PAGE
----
News & Politics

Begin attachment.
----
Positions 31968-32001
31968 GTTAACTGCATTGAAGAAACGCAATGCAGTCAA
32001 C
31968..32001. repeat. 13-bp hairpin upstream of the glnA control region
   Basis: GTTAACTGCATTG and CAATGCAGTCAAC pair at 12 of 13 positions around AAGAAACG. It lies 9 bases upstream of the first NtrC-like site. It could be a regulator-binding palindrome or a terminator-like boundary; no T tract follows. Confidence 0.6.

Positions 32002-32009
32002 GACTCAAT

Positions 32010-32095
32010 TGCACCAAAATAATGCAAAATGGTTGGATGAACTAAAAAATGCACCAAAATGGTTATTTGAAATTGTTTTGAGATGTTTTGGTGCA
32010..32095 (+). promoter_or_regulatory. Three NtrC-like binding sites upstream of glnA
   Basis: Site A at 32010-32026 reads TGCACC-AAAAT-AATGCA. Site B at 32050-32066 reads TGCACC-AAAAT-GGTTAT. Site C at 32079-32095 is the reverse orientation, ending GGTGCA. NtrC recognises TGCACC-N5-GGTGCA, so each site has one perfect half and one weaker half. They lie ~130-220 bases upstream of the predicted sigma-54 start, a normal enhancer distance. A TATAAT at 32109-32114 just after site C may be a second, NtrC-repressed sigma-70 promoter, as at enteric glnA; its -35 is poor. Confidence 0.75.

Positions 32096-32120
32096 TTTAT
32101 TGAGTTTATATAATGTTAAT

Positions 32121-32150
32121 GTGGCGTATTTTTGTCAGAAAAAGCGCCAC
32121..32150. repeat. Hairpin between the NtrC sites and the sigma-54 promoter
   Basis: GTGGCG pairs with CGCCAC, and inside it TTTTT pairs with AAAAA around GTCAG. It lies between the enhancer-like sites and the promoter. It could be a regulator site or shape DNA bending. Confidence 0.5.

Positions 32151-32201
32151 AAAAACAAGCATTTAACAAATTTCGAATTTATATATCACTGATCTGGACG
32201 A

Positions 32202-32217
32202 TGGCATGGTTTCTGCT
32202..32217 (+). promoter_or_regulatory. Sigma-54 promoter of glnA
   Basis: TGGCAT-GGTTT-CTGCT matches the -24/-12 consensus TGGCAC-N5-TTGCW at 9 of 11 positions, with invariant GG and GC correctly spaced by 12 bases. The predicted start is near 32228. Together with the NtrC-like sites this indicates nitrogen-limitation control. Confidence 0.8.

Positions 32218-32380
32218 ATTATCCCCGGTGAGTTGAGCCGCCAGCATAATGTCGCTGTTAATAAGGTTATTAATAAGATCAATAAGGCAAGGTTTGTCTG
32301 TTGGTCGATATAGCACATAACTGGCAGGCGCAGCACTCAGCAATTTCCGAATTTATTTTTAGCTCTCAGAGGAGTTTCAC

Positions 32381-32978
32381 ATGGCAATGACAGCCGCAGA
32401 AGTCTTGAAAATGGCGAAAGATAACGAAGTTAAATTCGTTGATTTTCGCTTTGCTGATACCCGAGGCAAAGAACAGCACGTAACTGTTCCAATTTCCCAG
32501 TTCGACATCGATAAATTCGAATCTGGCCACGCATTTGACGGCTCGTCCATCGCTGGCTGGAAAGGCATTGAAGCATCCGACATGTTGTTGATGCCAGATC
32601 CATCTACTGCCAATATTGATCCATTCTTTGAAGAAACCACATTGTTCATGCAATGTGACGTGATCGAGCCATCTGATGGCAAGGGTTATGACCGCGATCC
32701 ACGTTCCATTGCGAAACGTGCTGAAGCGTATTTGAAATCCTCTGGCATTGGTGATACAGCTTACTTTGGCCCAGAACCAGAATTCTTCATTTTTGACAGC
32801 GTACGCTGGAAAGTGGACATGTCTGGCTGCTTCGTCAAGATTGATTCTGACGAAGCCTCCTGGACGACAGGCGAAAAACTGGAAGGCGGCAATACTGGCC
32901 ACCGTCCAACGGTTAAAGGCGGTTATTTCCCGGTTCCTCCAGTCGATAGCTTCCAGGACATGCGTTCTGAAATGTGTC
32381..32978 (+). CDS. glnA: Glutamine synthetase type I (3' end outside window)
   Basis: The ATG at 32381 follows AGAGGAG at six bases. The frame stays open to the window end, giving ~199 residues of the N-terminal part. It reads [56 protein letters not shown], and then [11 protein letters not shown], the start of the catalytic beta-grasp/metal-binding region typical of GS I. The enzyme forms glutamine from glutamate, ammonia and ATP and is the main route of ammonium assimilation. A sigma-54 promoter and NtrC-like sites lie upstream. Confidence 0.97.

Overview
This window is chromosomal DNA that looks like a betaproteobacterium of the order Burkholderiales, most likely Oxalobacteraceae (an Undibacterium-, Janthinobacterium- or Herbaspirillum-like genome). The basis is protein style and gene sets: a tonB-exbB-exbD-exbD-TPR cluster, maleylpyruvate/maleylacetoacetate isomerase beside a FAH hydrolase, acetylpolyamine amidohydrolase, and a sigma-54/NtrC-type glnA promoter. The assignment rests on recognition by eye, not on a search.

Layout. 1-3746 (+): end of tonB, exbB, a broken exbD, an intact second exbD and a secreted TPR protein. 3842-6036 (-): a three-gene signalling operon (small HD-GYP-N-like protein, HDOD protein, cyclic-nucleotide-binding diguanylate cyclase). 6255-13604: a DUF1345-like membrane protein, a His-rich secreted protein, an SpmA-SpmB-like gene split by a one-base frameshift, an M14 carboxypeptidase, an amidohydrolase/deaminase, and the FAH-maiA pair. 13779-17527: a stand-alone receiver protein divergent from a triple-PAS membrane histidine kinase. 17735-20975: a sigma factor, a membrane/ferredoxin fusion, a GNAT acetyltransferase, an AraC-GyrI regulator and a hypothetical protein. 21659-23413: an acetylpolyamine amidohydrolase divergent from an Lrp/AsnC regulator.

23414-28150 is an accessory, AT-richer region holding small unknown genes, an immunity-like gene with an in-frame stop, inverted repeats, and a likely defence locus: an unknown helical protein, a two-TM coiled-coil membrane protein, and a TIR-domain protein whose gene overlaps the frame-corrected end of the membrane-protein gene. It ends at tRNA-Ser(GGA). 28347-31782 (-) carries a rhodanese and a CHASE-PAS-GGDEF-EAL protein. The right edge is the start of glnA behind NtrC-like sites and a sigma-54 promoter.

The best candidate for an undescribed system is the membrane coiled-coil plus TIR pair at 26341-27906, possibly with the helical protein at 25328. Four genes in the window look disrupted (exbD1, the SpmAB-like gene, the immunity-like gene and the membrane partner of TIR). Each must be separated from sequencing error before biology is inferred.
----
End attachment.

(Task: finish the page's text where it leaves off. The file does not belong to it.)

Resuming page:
Key points Emissions from deforestation and • degradation account for about 20 per cent of global carbon emissions. A financing mechanism for reducing emissions from deforestation and forest degradation (REDD) is therefore likely to be part of the climate protection regime that will succeed the Kyoto Protocol, which ends in 2012. The success of REDD in reducing emissions • will depend on tackling profound market and governance failures. REDD policies will have to align the incentives of economic actors and the public interest, a challenge made more difficult by the complex causes of deforestation, many of which are external to the forestry sector. Policies need to address diverse local • situations while removing perverse subsidies that encourage forest conversion, ending unsustainable extraction, devolving rights and responsibilities to local forest users and promoting the benefits and ecosystem services that forests provide besides carbon storage and sequestration. Do Trees Grow on Money? Markku Kanninen, Daniel Murdiyarso, Frances Seymour, Arild Angelsen Sven Wunder and Laura German Forestry, land use change and carbon emissions Forests are receiving a level of international attention not seen since the 1992 Earth Summit. The 2006 Stern Review was compelling in reminding policy makers of the important linkages between forests and climate: One fifth of total annual carbon emissions now come from land-use change, most of which involves tropical deforestation. Every year around 13 million hectares of forest are lost, and deforestation now adds more carbon to the atmosphere than the global transport sector. The world can no longer afford to ignore the role of deforestation in global warming. Every year land-use changes release an estimated 6 billion tons of carbon dioxide, most of it through tropical deforestation. Yet avoidance of deforestation was not on the list of activities eligible for the Clean Development Mechanism agreed at the Marrakesh Accords in 2001 (UN Framework Convention on Climate Change, Conference of the Parties 7). The decision not to include deforestation in this financing mechanism resulted from concerns about leakage (increased emissions outside project boundaries), additionality (unsolved issues of baseline emissions levels) and how to establish baseline (or reference) levels of emissions. Most causes of deforestation lie outside the forestry sector. Understanding them is crucial to identifying appropriate incentives to curb deforestation. Financing REDD may require significant international funding. The implications of deforestation research for policies to promote REDD CIFOR infobriefs provide concise, accurate, peer-reviewed information on current topics in forest research CIFOR No.14, November 2008 www.cifor.cgiar.org No. 14 November 2008 Deforestation and degradation In addition to contributing to climate change, deforestation causes loss of biodiversity, flooding, siltation and soil degradation. It threatens the welfare of forest-dependent people as well as the future supply of the forest’s products. Although definitions of both deforestation and degradation and methods for assessing them vary, the United Nations Food and Agriculture Organisation estimates that for the period 2000-2005 the net annual loss of forests (deforestation offset by regenerating forests and the expansion of tree plantations) averaged 7.3 million hectares. The highest absolute losses are in South America, followed by Africa. The highest losses as a proportion of remaining forest area are in Central America and Southeast Asia. Agreement on definitions and harmonisation of cost-effective monitoring systems and methods for setting agreed reference levels will become more important as policy initiatives focus on REDD. Deforestation may be defined as long-term or permanent conversion of land from forest to non-forest uses. Effectively this definition means a reduction in crown cover below a given threshold, typically 10 per cent. The term specifically excludes areas where the trees have been temporarily removed as a result of harvesting or logging and where the forest is expected to regenerate naturally or with the aid of silvicultural measures. In the context of the REDD debate, degradation is defined as a loss of carbon in forests, including emissions from forests caused by a decrease in canopy cover that does not qualify as deforestation. Causes of deforestation and degradation Deforestation and degradation are caused by either direct causes, those directly linked to clearing or degrading land, or underlying causes, the background societal factors that drive direct causes. Another distinction is between deforestation/degradation driven by causes originating within the forest sector (intra- sectoral factors) and activities driven by causes originating from other sectors (extra-sectoral factors). The three main direct causes of deforestation and forest degradation are agricultural expansion (including grazing), wood extraction and infrastructure extension. Forest fires also cause deforestation and forest degradation, and their frequency and intensity are increasing due to the impacts of climate change. The underlying causes of deforestation and forest degradation can be grouped under macroeconomic, governance and other factors. Analysis of deforestation in 152 countries suggests that the three direct causes of deforestation interact with five principal underlying causes: demographic, economic, technological, policy and cultural variables. In the Amazon Basin, forests are cleared for beef and soybean production, while in Southeast Asia deforestation results from development of oil-palm plantations by large-scale industrial tree farms. Demand from China for pulpwood and from Europe and domestic markets for palm oil caused the deforestation or degradation of almost half the carbon- rich peatlands of Southeast Asia between 1996 and 2006. Wood extraction is the main intra-sectoral cause of deforestation, though reduced-impact logging can both minimise damage and reduce the chances that logging will lead to conversion to other land uses. Uncontrolled extraction and poor logging practices often lead to degradation and deforestation. Road construction facilitates in-migration and conversion to agriculture, especially where property rights are unclear or poorly enforced. Degraded forest may be abandoned or designated for conversion to other uses. Clear-cutting for pulpwood and logging, sometimes illegal, have been major causes of deforestation in Southeast Asia, whereas unsustainable fuelwood extraction and charcoal production predominate in sub-Saharan Africa. Though road construction accounts for small amounts of direct forest clearance, the consequent reduction of transport costs can stimulate other activities that result in further clearance. Of the underlying causes, economic growth may initially increase deforestation for agricultural production. But pressures on forests may decline as agricultural production becomes intensive, service sectors become more important and demand for forest products and services rises. Other macroeconomic factors that can affect forests include external debt, foreign exchange-rate policy, trade policies, support for expansion of forest-product industries and economic crises. Governance factors play a major role in determining what happens to forests. Secure property rights and effective local institutions are needed for investment in sustainable forest management. However, secure rights can encourage conversion of forest to more profitable use, so they are only an effective tool for REDD when combined with economic incentives to raise the profitability of forest conservation. Without transparent decision-making, a clear and strongly enforced No. 14 November 2008 legal framework and effective decentralisation, it is easier for unscrupulous national and local elites to manipulate forest protection policies to their own benefit. Widespread corruption often neuters public accountability. In addressing these multi-dimensional causal factors, REDD schemes must recognise that there can be no ‘one size fits all’ approach. Because it is impossible to predict all the macroeconomic factors or devise policy interventions for them, the level of forest protection offered by REDD policies will be equally uncertain. In pursuit of economic growth and poverty reduction, governments may see the conversion of forests to other uses as appropriate, so REDD schemes will need to provide convincing economic alternatives. A central question is whether the prospect of a global REDD regime will encourage governance reforms that give forest protection higher priority at the expense of the interests of privileged political and economic elites. Reducing deforestation and degradation In analysing policies to abate deforestation, it is useful to distinguish between ‘appropriate’ and ‘inappropriate’ deforestation – even if their application is seldom clear-cut. In ‘appropriate’ deforestation, low- utility forest may be converted to provide higher or longer-lasting benefits. ‘Inappropriate’ deforestation occurs when forest with important economic values or high biodiversity is converted to a less suitable use. A global REDD regime would alter the calculus of what is most appropriate in any particular place, using a combination of economic and financial instruments, direct regulation, and governance and institutional strengthening. All the factors described below have a bearing on the design and implementation of REDD strategies. To reduce the profitability of alternative land use, it’s possible to internalise the harmful environmental impacts of forest conversion, eliminate subsidies that raise returns from unsustainable logging and conversion, and create positive incentives for forest protection and sustainable use. Corrective economic and financial incentives include lower tax rates on conserved forest land; certification schemes and targeted investment flows that reward beneficial activities; and transfer payment schemes for specified actions that constitute an environmental service. For instance, payments for ecosystem services (PES) could be made for carbon sequestration and storage, biodiversity conservation, watershed protection or retention of landscape beauty. None of these instruments can be effective unless forest actors have secure tenure to the land and control over its resources. Where such conditions do not exist, direct regulation of forest use may be necessary. This includes making conversion or degradation illegal by setting up national parks, zoning land use, banning logging or burning, and prohibiting road construction. However, complex regulation can increase opportunities for corruption. Though secure land tenure is needed to attract long- term investment in sustainable forest use, some property regimes require forest clearance in return for securing property rights. Such perverse incentives should be eliminated, and where tenure is insecure, resolving it should be conditioned upon sustainable forest management. Readily available information and transparent procedures involving all stakeholders are necessary to improve the integrity of decision-making and hold government agencies and private companies to account. The capacity of a government to design, implement and enforce policies is key to ensuring their effectiveness. Insufficient devolution of forest management authority has hindered some reforms. Strengthening local rights to forest resources needs to be matched by adequate local governance capacity and the right incentives. Implications for policies and further research to support REDD The complex interplay of social, economic, environmental and political factors makes it difficult to generalise about appropriate responses to the various causes of forest loss and degradation. Responses must be tailored to specific contexts, but all have to address the simple fact that forests are being converted or degraded because such activity earns a higher Photo by Daniel Murdiyarso No. 14 November 2008 CIFOR For further information, please contact: Markku Kanninen firstname.lastname@example.org Daniel Murdiyarso email@example.com Frances Seymour firstname.lastname@example.org Arild Angelsen email@example.com Sven Wunder s.wunder@cgiar Laura German l.german@cgiar A full length version of the paper can be found at: http://www.cifor.cgiar.org/Publications/Detail?pid=2347 For general inquiries, contact firstname.lastname@example.org Center for International Forestry Research (CIFOR) advances human well-being, environmental conservation, and equity by conducting research to inform policies and practices that affect forests in developing countries. CIFOR is one of 15 centres within the Consultative Group on International Agricultural Research (CGIAR). CIFOR’s headquarters are in Bogor, Indonesia. It also has offices in Asia, Africa and South America. CIFOR works in over 30 countries worldwide and has links with researchers in 50 international, regional and national organisations. www.cifor.cgiar.org economic return to the land user than maintaining them as forests. Much data on forest cover, deforestation and degradation are still unreliable. More robust and internationally agreed definitions, systems and methods will be needed to monitor changes in forest carbon stocks. Though new technology exists to remedy the deficit, capacity at the national level must be assessed, and improved where necessary. Reaching agreement on baselines and reference levels will not be easy, as it will be in each country’s interest to establish a high baseline to maximise REDD financial transfers. REDD programmes cannot influence macro- level drivers of deforestation, such as population growth and exchange rate movements, so methods used to determine baselines must be able to cope with uncertainty. For nationally applied REDD schemes, the priorities for further research on reference levels and baselines development are: Analysis and modelling of historical changes in for- • est cover Analysis of the extent to which such models are • able to represent the future projection of biophysi- cal and socio-economic parameters in a given REDD scheme Analysis of the importance of the geographic scale • of the assessment (e.g., national versus sub-nation- al) of national reference levels Prominent among REDD policy options are direct transfer payments, and more research is needed on the necessary conditions for PES schemes to be effective, efficient and equitable. Research is also needed on how such schemes can integrate multiple ecosystem services such as carbon storage and watershed protection and on the best ways to clarify and secure forest tenure. REDD programmes must incorporate long-term efforts to create and reform institutions, strengthen government processes and build the capacity to implement new models of forest management. Their design and implementation will require trade-offs among efficiency, effectiveness, fairness and risk. Should resources be directed to situations with the greatest potential for reducing emissions or poverty? Should REDD proceed where there is a high risk of funds being lost to corruption? Such political decisions need to be informed by scientific research and economic analysis. Successful implementation of REDD schemes will often require strengthening the stake of local communities in protecting forest assets to allow them to match the power of larger actors. Judicial systems need strengthening to combat illegal forest exploitation. International cooperation is required to address the demand for illegally produced wood products. To oversee payments under REDD schemes, governments will need to create new institutions. A key challenge will be to ensure payments are made to those who control what happens to the forest. All of these actions will have consequences with diverse impacts on the often conflicting needs of stakeholders. Balancing them will require a robust and flexible REDD mechanism.